A beautiful princess and a handsome prince. To add some classic struggle and fight, put in an evil relative or another prince.
I grew up watching Disney movies like most of you. I even saw most of the Disney princess movies.
(Don’t give me that look now. When the character is that beautiful how can you resist watching it?)
Anyway, back to the story for the day.
Which is the oldest Walt Disney character you can think of?
Mickey, is it?
Before I first heard this story, I believed the oldest creation of this master to be Mickey Mouse. Facts differ.
Most of you don’t know, before Mickey, Disney had another character. It shouldn’t come as a surprise, it was popular. The character was called “Oswald” and the show was called “Oswald The Lucky Rabbit”. It was a silent cartoon that made its way to people’s lives sometime in 1920s.
That was the time when Disney was a startup. I know it is a bit hard to imagine after you’ve thought of going to the famous Disneyland for the coming summer, but like every other company, Disney was also a startup at some point. It was THAT time.
As a startup making films in the 1920s was very difficult. Disney and every other small studio had to rely on larger studios and distributors to promote their films. Disney was a startup and in one of the most difficult times.
Being small in size they had no control over the deal.
The larger studios took control of Disney ranging from the characters to the profit share. I know it sounds a bit strange, they were his customers and they had control over every detail of the deal. But, that’s the way it was.
So, it was the year 1927, Disney was working with Universal Pictures and a distributor called Winkler Pictures. Universal wanted the character of the new series to be a rabbit. Disney followed.
He and his best animator, who was also his long time friend, Ub Iweks made a character who looked like a rabbit and named him Oswald. I am not sure if Universal named it Oswald or Disney did.
This character, the luck rabbit Oswald turned out to be a huge success. People loved it.
So, Disney went to Winkler Pictures to ask them for a higher fee and higher share of profits after the amazing success of Oswald. The owner, Charles Mintz refused.
Okay, not a big problem by now. They had a contract, right?
Well, things went bad next year. In 1928, it was the time for the contract renewal for Disney, what did Winkler do this time? Instead of increasing their profits, the distributor gave them a pay cut.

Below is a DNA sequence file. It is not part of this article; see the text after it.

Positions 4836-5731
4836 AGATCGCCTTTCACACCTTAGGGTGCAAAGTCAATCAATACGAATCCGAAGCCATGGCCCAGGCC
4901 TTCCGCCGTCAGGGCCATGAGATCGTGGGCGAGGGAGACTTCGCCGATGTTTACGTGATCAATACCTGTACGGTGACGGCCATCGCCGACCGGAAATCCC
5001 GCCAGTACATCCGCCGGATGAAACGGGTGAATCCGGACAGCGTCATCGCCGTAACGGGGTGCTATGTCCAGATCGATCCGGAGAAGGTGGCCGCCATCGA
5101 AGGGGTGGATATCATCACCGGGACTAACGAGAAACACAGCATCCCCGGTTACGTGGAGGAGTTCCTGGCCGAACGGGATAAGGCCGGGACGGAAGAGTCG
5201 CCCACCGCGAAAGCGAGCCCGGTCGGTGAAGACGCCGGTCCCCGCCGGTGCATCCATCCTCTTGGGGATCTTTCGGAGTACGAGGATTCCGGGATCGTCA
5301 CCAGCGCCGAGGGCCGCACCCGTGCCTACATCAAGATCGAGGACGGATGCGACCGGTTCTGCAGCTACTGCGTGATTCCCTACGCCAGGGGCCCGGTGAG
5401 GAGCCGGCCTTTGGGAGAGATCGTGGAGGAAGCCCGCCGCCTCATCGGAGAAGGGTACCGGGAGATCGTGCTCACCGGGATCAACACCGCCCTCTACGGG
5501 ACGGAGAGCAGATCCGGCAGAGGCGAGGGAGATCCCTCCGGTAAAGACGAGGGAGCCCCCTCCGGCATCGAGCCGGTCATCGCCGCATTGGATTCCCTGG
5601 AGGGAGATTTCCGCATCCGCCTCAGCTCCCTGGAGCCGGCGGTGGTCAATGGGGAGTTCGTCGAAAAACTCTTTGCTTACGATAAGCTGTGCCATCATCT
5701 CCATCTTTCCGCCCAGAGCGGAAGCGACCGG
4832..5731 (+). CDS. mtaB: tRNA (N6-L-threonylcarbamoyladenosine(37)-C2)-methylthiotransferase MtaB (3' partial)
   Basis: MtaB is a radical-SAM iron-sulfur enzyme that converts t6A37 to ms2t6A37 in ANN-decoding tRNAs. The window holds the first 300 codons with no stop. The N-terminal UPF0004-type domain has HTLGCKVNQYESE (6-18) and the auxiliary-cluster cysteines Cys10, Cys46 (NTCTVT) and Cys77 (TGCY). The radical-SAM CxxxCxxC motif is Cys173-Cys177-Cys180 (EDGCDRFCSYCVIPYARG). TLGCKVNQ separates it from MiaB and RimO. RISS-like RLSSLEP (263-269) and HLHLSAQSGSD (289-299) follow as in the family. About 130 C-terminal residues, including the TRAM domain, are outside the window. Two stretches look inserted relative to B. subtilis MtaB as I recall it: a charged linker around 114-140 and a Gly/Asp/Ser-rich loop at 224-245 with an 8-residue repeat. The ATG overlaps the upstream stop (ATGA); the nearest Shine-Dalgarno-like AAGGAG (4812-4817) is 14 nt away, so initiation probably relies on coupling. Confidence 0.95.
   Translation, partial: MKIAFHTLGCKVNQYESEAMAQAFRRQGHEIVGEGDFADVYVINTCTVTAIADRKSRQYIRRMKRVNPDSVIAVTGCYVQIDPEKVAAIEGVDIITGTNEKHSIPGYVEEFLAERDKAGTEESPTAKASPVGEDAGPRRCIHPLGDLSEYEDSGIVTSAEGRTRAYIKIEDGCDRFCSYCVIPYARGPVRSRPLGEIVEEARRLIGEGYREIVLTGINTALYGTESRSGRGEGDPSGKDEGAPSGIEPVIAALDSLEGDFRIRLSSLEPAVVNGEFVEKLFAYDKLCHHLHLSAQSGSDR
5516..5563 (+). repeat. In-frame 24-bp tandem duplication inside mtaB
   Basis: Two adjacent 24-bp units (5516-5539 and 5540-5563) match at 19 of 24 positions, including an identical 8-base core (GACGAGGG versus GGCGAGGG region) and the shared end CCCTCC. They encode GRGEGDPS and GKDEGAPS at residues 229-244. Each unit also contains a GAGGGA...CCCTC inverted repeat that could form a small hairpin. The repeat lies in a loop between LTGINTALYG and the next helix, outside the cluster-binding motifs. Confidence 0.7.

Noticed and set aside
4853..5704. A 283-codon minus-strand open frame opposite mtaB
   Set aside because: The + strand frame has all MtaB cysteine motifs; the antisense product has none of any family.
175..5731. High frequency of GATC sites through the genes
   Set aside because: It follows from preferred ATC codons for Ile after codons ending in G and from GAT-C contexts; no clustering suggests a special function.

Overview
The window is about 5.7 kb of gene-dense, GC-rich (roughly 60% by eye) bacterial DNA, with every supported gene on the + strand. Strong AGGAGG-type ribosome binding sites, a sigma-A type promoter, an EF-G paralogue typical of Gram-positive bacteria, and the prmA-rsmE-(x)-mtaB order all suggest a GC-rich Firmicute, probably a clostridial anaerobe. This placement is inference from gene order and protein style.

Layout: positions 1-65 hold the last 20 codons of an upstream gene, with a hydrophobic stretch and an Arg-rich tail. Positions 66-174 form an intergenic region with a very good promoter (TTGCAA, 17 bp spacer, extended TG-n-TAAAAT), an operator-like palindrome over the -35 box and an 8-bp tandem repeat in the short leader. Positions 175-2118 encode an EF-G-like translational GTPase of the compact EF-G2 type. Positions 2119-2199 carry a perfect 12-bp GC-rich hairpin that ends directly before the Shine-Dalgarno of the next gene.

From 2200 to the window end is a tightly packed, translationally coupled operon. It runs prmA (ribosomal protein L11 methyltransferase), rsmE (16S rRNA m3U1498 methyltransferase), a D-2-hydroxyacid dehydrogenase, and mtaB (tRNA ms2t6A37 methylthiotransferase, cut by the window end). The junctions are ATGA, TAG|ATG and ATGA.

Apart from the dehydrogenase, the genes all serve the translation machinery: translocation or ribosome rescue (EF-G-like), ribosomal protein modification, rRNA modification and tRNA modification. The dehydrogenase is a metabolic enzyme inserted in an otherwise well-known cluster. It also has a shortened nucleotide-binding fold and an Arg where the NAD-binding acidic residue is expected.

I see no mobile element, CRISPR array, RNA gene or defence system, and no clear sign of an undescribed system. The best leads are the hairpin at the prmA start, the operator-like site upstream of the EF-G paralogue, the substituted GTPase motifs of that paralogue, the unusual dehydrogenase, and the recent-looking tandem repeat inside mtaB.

Yeah, you may read the last line again.
Still not that bad. Here is the part that hurts.
“Take it, or I’ll ruin you. I already have your key artists signed up.”
Was what the owner, Charles told Disney while handing him the contract.
Now, if you were the size of Disney and as someone as huge as Winkler handed you a deal like that. What would you have done?
Ohh wait! I left an important part.
With this contract, they didn’t want to take away just Disney’s animators, they also took away his most successful creation, Oswald the Lucky Rabbit.
How could they?
Turned out, in the fine print of the last contract, the legal ownership of the character Oswald belonged to Universal Pictures, of which Walt Disney was unaware of until he heard.
Now back to question. Charles, from Winkler offered him to turn his studio, Disney into a subsidiary of Winkler or start the company all over again.
What would you have done?
He did the same. He chose the latter option. Instead of surrendering to a behemoth of the industry like a coward, he decided to start all over again.
They might have taken his most famous character, most of his animators but they didn’t take away his courage and creativity.
He didn’t even try to sue the man who took everything away from him, he didn’t even try to look for another job. He was ready to give it another try. He had his friend Ub Iweks and a head full of creative ideas, both of which were enough to bounce back and take back what he lost.
During the train ride back to his home he thought of another character that could replace Oswald in Disney Studios’ portfolio. His wife named him and Ub drew him. The character was none other than, Mickey Mouse.
But he couldn’t do something he had already done, he couldn’t just make something that already existed and still be a success. He decided to do something amazing.
While Oswald was a silent character, Walt decided to make Mickey talk. He wanted to add sound effects, music and dialogue. He believed this would leave a huge impression on the audience.
He wasn’t wrong. The first Mickey Mouse film premiered on November 18, 1928 and the audience was left spellbound. Mickey, Walt and his team received a standing ovation.
All of this just in 8 months. In 8 months of losing everything he had built, Disney was at the top of the industry and Mickey opened the floodgates for the money. He became the Walt Disney we know him as today.
While most of us have heard of the extremely popular Steve Jobs story of how he got fired and bounced back, Walt’s story is less known irrespective of the impact he had on us as children.
This kind of stuff doesn’t happen with everyone, not everyone loses everything and then bounces back. Some of us are lucky enough to never face this, while some of us, get so discouraged that we refuse to get back up.
At that moment, it is stories like these that give us hope.
At last, I’ll leave you with the famous quote by Rudyard Kipling.